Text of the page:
Knowing the profile of medication use in these patients is essential to understanding the frequency and distribution of medication use (prescribed and over-the-counter) in this population and in consequently ensuring its effectiveness and correct use. The purpose of this cross-sectional study was to describe the medication profile of persons with an intestinal stoma. 


Data were collected after institutional approvals authorized the research; permission from the Brazilian Ethics Committee was obtained through opinion no. 862,133 (CAAE: 37653514.4.0000.5545). The study respected the ethical precepts determined by the Brazilian ethical criteria in agreement with the Declaration of Helsinki. All participants in the study signed the Free and Informed Consent Term Form and anonymity was ensured. 

The cross-sectional study was conducted at the Health Support Service for People with Stoma - Level II (SSPS II) of a municipality in the state of Minas Gerais, Brazil. This type of service encompasses a multidisciplinary team including a physician, nurse, social worker, psychologist, and nutritionist. This team provides specialized and interdisciplinary assistance to people with a stoma, including instruction in the care and use of ostomy collection devices, prevention and treatment of stoma complications, health care professional training, and ostomy supplies and adjuvant equipment.11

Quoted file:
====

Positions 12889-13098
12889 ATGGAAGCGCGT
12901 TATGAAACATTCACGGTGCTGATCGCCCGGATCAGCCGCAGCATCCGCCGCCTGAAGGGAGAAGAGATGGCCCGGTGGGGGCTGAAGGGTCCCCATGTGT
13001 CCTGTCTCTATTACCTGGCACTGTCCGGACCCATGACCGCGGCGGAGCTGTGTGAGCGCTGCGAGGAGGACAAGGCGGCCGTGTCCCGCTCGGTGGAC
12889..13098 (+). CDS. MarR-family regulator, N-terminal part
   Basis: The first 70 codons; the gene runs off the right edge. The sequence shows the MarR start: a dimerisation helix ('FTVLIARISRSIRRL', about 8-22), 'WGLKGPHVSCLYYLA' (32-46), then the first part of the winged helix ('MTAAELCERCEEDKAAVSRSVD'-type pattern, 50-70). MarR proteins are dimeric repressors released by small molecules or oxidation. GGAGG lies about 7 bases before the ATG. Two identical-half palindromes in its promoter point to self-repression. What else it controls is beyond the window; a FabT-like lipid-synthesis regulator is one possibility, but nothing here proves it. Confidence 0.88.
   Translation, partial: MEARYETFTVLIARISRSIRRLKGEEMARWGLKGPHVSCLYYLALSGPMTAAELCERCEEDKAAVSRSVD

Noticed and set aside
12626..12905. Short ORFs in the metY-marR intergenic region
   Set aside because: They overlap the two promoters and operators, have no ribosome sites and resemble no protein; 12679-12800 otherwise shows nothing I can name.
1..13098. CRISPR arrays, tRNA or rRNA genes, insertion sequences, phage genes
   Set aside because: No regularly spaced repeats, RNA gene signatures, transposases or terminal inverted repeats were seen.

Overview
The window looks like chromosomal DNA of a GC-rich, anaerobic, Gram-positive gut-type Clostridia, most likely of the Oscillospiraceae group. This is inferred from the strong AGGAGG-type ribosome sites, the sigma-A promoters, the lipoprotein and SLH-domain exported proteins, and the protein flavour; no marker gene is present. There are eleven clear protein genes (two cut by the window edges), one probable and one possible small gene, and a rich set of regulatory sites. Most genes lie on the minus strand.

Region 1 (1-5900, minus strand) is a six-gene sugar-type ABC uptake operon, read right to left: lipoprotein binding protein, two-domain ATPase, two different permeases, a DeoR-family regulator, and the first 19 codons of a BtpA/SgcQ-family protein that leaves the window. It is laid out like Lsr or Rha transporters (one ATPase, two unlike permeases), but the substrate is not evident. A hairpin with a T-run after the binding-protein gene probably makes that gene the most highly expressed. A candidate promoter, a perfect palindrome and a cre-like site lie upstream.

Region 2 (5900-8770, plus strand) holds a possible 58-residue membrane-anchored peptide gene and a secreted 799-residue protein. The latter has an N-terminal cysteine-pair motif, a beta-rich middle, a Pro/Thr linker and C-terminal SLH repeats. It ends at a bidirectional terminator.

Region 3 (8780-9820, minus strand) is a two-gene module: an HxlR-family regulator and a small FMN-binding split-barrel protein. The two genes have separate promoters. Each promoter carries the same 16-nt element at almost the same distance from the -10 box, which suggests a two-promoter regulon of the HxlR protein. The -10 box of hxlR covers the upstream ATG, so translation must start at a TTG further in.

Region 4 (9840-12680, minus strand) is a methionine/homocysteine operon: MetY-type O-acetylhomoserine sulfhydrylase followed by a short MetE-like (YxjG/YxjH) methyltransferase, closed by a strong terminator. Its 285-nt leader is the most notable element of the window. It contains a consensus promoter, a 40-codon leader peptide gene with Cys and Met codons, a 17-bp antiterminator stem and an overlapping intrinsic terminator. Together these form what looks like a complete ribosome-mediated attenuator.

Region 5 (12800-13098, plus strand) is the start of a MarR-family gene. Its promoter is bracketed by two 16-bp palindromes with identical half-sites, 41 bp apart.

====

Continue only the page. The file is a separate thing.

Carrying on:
All patients from SSPS II were eligible for the study. A total of 98 persons with a colostomy or ileostomy who were registered with the service were invited by phone call to participate via the local public health service. For sampling purposes, a 95% confidence interval, an error of 5%, and hypothetical population frequency of 90% were considered, with a sample of 59 ostomy patients being calculated (49 patients with colostomy and 10 patients with ileostomy). Persons with incomplete registration data, <18 years old, and/or who were hospitalized for any reason or who had their stoma reversed were not invited to participate.

Data were collected through home interviews set up by phone and conducted from February to May 2015. Trained interviewers administered the questionnaires. Sociodemographic variables (gender, age, marital status, education, occupation, family income) and health information (disease reported, medication use, and comorbidities) were collected. Family income was calculated using the Brazilian minimum wage of 2015 as a base (US $180/month). Information regarding patient history and health conditions, the type of stoma, the underlying disease requiring the creation of the stoma, and self-reported health status (classified according to the International Statistical Classification System of Diseases and Related Health Problems12) were extracted from medical records at SSPS II.